Solar Tompkins is working to double the amount of solar power in Tompkins County for families and small businesses. Photos from an install with Taitem Engineering, and a Q&A with Melissa Kemp, Director for Solar Tompkins.
What do you do?
Solar Tompkins is a non-profit focused 100% on increasing the rate of deployment of solar, primarily in the residential and the light commercial market. Which, if I was to translate, means that we’re a non-profit organization helping families go solar by reducing the few remaining barriers to doing so, and spreading the word about how solar works and how it has become so easily affordable and accessible.
Who is it good for?
Solar Tompkins is really intended for families of any size or small businesses. It used to be that your interests diverged: you either did what was a good exciting thing, or you did what made economic sense. Now the two are united. You can do a good exciting thing and get clean electricity without pollution or carbon emissions, but you can also pay the same or less than what you’re paying now.
What kind of change is this trying to make?
We’re working really hard to accelerate the change to a 100% renewable energy future. We see evidence all around us that this is urgently needed and we’re nowhere on track to accomplish it. There’s been a lot of really positive things happening but in order to get to 100% renewable energy by 2050, we actually need to double the amount of solar for each of many years going forward.
What brought this initiative here?
Solar Tompkins is inspired by a large number of Solarize programs across the nation. Solarize is a word coined by the Department of Energy. It just refers to a set of techniques that have been shown to be effective at reaching people and reducing the barriers, making it easy to go solar. The Solar Tompkins program builds on that tradition. There was a pilot program here in Tompkins County in 2013 and Solar Tompkins in 2014 is taking this strategy to the whole county-wide level.
What impact does this have on our community?
It’s really making a concrete, tangible change in how we produce our electricity and eventually energy more generally. It’s also empowering people to not just think about these things but to act upon them and have hope and energy for making this change without feeling like we are too far behind to fix this problem. It’s a really concrete example of making this real for people on the ground and not just having it be in a planning document or on the evening news.
How has the community supported the initiative?
We’re funded this year by a Park Foundation grant, and we’re very community-representative. We have a member from each town or city in the county on our board. We have a member from Tompkins County itself, from the planning department, and a member from Cornell Cooperative Extension. The way we structured the program, which is as inclusive as we could possibly imagine how to do it, came about from a lot of stakeholder input. So, meeting with a lot of local installers and larger installers, meeting with homeowners, meeting with non-profits as well as government officials, trying to figure out what would be a win-win for as many people as possible.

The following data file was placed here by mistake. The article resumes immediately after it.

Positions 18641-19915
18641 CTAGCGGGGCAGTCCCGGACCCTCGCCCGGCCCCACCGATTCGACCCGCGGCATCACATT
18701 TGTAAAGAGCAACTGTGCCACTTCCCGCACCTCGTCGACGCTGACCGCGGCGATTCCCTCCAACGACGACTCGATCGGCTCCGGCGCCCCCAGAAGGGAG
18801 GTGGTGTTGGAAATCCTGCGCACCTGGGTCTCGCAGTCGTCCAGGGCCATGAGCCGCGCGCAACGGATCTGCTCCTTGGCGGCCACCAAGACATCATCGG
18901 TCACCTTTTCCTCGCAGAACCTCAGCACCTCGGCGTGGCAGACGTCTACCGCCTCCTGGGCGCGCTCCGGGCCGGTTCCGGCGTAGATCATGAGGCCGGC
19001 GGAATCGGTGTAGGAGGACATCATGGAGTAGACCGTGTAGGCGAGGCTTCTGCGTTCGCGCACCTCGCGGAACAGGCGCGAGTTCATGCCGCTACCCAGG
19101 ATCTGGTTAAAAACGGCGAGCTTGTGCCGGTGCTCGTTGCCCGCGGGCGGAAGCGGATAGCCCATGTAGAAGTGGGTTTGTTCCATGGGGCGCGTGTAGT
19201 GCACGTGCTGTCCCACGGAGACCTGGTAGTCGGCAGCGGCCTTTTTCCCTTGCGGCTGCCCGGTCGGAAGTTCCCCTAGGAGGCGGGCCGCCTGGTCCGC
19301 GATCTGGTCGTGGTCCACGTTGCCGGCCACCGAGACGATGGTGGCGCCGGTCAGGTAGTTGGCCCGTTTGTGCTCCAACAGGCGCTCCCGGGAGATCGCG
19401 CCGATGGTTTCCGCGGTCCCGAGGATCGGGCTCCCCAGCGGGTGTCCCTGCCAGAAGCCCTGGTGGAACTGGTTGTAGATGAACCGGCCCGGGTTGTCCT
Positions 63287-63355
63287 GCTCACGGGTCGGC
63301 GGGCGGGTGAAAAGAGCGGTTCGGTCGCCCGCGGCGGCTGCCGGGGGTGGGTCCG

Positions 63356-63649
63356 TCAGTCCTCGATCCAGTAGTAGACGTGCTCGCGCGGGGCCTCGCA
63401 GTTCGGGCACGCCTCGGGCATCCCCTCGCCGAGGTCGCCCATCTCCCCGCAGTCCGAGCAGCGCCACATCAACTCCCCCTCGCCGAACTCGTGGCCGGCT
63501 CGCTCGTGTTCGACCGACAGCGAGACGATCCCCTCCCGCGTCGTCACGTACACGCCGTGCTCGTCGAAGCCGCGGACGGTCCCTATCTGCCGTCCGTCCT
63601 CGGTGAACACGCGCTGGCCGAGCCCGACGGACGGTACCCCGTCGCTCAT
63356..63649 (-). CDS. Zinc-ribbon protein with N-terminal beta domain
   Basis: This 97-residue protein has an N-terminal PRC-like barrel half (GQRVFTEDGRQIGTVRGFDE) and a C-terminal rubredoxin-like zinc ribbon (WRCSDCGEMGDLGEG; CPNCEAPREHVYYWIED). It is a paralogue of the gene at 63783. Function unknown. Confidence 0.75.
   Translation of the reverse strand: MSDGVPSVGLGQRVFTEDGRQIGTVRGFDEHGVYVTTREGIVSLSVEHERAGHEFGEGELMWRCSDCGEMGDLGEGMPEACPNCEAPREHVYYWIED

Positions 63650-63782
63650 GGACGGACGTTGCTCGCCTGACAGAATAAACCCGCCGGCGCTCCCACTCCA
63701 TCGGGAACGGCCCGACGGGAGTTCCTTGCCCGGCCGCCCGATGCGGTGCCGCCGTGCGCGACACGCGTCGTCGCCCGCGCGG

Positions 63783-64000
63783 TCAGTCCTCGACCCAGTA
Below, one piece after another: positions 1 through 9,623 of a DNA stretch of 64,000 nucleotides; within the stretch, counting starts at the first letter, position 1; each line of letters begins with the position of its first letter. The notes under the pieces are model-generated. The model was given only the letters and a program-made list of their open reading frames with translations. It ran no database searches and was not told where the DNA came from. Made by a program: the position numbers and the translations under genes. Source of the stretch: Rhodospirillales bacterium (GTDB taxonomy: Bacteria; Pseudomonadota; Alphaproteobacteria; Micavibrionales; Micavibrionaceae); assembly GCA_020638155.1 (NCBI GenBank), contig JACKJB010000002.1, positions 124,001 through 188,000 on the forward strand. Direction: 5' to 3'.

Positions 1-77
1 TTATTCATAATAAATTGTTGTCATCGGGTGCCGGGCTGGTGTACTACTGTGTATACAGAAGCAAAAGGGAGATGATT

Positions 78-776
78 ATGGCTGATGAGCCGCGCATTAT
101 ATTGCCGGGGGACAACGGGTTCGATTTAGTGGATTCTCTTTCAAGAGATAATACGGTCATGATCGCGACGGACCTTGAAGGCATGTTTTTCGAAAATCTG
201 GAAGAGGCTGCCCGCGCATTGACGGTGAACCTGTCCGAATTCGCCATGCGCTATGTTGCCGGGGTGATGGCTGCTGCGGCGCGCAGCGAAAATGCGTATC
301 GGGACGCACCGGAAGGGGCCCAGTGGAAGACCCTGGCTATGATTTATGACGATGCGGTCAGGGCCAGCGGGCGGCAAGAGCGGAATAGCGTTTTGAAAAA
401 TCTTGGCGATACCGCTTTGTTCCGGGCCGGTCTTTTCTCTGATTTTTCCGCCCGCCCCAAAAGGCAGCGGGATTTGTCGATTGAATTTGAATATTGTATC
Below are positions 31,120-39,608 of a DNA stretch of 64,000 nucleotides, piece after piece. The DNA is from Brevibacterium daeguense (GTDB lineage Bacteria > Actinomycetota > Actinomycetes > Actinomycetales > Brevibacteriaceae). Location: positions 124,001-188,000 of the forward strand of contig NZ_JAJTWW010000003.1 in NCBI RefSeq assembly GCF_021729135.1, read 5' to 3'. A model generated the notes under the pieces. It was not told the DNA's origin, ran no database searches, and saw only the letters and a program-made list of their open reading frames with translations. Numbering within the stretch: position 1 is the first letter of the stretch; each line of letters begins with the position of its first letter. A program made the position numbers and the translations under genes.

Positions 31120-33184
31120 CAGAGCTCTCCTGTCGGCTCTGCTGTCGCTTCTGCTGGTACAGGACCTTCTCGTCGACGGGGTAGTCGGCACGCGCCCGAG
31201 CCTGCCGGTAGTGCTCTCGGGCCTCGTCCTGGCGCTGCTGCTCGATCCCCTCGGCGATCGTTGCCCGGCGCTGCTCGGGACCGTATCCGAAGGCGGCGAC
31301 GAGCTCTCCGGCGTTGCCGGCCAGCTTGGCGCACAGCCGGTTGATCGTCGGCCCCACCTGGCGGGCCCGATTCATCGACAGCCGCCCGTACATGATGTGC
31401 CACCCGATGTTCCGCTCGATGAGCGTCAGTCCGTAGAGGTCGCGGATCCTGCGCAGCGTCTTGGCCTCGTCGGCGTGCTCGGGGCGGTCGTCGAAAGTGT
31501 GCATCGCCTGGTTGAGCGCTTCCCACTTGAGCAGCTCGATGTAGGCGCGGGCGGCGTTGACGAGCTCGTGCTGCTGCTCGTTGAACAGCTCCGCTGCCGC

What struggles have you encountered?
There really haven’t been a lot of struggles. The volume of interest and work has maybe been the biggest struggle… it’s a lot to keep up with. There’s a lot of pent-up energy for this type of activity and work, and the more we go forward we know there’s going to be more challenges on the way, but so far it’s been so positive that we’re excited to do more.
What should we be celebrating?
I think we should be celebrating that we live in a community where people are thoughtful and caring and educated and actually want to engage in all of these issues and find solutions. I feel lucky to live in a community where people care enough to get engaged and overcome partisan or personality differences or anything else that could potentially divide people.
How can we participate?
If you’re enrolled in the program, please, we have a couple weeks until our deadline of families deciding to go solar. We’re over 85% to our goal of doubling solar in the county, so if you haven’t yet taken advantage and decided to do it, take another hard look, and let us know if you have questions.
If you did not have a chance to enroll in the program or hadn’t heard about it, you did not miss the boat. We’re going to be doing some programming to help folks go through this efficient, simple, really really affordable process and go solar.
Any final thoughts?
To put this all in context, this is just a really exciting time in New York. There’s been so much energy towards concern about hydraulic fracturing for natural gas, re-powering the power plant, all sorts of gas storage and infrastructure… all sorts of discussions and debates. New York has taken a strong positive stand on moving towards 100% renewable energy future with their funding of solar and the Green Bank and all sorts of exciting initiatives. If you’re interested in making this kind of change personally or for your business or getting involved and helping out, now is the time!
Or, if your family is already enrolled, contact Solar Tompkins to commit to going solar.11
All photos on What's Good are copyrighted. Interested in using one of these photos? Contact us for rates and permission.